for just two credits of load instead of three?’ Having questioned this policy in the past, the
coordinator was aware that the college had determined that with eight students, the college
breaks even if the instructor receives only two credits of compensation. Drawing on his
knowledge of this policy, which had often irked him in the past, he offered a compromise to the
VP. “What if the faculty teaching the ALP sections with just eight students received only two
credits of compensation?”
After a few moments reflection, and perhaps calculation, the VP replied. “Okay. We’ll pilot a few
sections. But this is a Cadillac of a program; you’d better produce ‘Cadillac’ results.” The
coordinator inquired, what would the VP consider to be “Cadillac results.” “Oh, improving the
success rate by twelve or fifteen percentage points, at the least.” And the deal was struck.
The only problem was that now the ALP coordinator would have to convince his colleagues in the
English Department to accept this reduced compensation. At the May 2007 department meeting
the VP made an appearance, expressed his support for the proposed pilot, and added one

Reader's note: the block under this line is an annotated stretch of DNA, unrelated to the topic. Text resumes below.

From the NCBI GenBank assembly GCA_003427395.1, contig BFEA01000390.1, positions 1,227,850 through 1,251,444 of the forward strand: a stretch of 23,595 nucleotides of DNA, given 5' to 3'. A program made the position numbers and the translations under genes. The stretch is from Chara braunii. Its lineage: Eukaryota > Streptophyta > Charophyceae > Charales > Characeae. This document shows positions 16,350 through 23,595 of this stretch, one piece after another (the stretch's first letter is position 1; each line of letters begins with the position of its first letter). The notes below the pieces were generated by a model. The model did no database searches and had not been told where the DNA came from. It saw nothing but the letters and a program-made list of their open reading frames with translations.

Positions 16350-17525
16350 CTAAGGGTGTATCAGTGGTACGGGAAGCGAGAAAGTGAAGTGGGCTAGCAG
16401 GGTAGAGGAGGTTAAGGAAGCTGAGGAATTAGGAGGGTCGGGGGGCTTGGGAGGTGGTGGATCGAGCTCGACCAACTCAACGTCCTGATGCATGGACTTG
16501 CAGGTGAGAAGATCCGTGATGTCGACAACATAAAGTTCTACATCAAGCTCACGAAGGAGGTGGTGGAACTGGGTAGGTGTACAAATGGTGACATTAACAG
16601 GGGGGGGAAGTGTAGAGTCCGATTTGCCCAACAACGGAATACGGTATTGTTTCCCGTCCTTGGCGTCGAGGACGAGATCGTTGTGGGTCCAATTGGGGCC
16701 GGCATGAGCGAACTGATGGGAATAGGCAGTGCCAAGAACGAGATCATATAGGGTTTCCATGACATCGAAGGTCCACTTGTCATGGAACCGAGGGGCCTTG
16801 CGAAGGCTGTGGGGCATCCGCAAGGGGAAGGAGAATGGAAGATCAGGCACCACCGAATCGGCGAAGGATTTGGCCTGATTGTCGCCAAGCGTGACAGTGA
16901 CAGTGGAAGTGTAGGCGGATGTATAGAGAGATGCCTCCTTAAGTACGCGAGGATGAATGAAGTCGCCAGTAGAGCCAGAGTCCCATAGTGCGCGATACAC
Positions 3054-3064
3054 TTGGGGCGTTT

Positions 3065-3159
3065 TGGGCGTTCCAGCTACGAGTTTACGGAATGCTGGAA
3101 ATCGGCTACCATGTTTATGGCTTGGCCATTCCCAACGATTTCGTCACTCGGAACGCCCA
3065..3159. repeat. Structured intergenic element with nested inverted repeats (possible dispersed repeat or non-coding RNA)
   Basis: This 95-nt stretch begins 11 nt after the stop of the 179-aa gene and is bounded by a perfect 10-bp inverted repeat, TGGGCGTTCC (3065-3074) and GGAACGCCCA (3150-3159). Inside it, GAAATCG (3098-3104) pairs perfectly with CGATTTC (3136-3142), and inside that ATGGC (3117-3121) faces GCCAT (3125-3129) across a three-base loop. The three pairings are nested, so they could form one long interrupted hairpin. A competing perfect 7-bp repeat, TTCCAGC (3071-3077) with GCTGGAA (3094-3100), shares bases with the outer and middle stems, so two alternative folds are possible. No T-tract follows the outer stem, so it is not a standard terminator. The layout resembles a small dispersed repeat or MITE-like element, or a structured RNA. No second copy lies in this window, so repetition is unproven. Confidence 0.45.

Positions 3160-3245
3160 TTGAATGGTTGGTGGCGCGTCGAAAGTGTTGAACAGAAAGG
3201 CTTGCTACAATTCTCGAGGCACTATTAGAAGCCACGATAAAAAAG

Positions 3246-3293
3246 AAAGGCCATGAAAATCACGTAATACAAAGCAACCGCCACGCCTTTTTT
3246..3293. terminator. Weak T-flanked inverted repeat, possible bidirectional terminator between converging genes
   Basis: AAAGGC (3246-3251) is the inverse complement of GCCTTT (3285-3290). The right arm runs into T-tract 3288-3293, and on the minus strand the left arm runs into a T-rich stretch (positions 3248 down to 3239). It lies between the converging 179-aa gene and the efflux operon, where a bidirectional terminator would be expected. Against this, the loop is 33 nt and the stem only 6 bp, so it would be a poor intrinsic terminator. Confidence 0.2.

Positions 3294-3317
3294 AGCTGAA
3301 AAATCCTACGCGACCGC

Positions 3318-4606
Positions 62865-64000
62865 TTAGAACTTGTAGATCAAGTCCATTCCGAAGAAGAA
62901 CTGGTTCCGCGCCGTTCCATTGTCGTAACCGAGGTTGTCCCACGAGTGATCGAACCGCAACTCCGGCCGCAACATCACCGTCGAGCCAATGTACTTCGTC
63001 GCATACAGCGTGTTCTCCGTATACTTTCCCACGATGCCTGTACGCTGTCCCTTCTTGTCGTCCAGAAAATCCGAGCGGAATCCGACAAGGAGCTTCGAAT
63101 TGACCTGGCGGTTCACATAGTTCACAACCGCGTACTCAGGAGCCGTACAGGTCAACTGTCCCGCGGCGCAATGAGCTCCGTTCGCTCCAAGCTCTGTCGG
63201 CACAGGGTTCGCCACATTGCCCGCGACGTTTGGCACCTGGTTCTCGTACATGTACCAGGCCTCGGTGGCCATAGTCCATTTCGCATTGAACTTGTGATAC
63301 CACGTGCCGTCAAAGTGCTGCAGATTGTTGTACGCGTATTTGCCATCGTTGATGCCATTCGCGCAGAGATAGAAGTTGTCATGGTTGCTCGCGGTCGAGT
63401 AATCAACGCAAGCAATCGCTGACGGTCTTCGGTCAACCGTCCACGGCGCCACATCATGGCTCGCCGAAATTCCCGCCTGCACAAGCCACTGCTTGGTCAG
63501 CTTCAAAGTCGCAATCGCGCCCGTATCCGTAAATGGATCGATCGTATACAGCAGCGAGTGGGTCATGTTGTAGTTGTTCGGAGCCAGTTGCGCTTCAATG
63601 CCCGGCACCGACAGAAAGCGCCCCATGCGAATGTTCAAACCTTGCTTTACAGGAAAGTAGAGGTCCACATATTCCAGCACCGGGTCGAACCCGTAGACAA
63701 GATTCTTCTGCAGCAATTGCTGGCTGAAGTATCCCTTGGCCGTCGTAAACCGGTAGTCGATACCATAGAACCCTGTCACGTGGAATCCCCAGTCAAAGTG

surprise: he’d like to see the first pilots offered in just a few months, in September of 2007. After
the VP left, the coordinator cleared up a few details, argued that because the class size of eight
would mean a considerable reduction in the number of papers to grade that the two credit
compensation was reasonable, and then held his breath. The department voted to approve the
Now the problem would be to find five faculty willing to take on ALP at the compromise
compensation. Exactly five volunteered, including the coordinator himself. We met a number of
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times over the summer and agreed to meet once a month during the fall and to do lots of emailing
in between meetings. So, in September of 2007, the first five sections of ALP were offered, and
forty students signed up.
After grades were turned in, the five of us met one last time. We each reported what grades we
had given. In total, of our forty students, thirty-two (79%) had passed the developmental course,
and twenty-six (64%) had passed ENGL 101.
In spring of 2008, we had our first misstep: one section of ALP did not have enough enrollment,
so we ran only four sections. In fall of 2008, we doubled the number of sections we offered to ten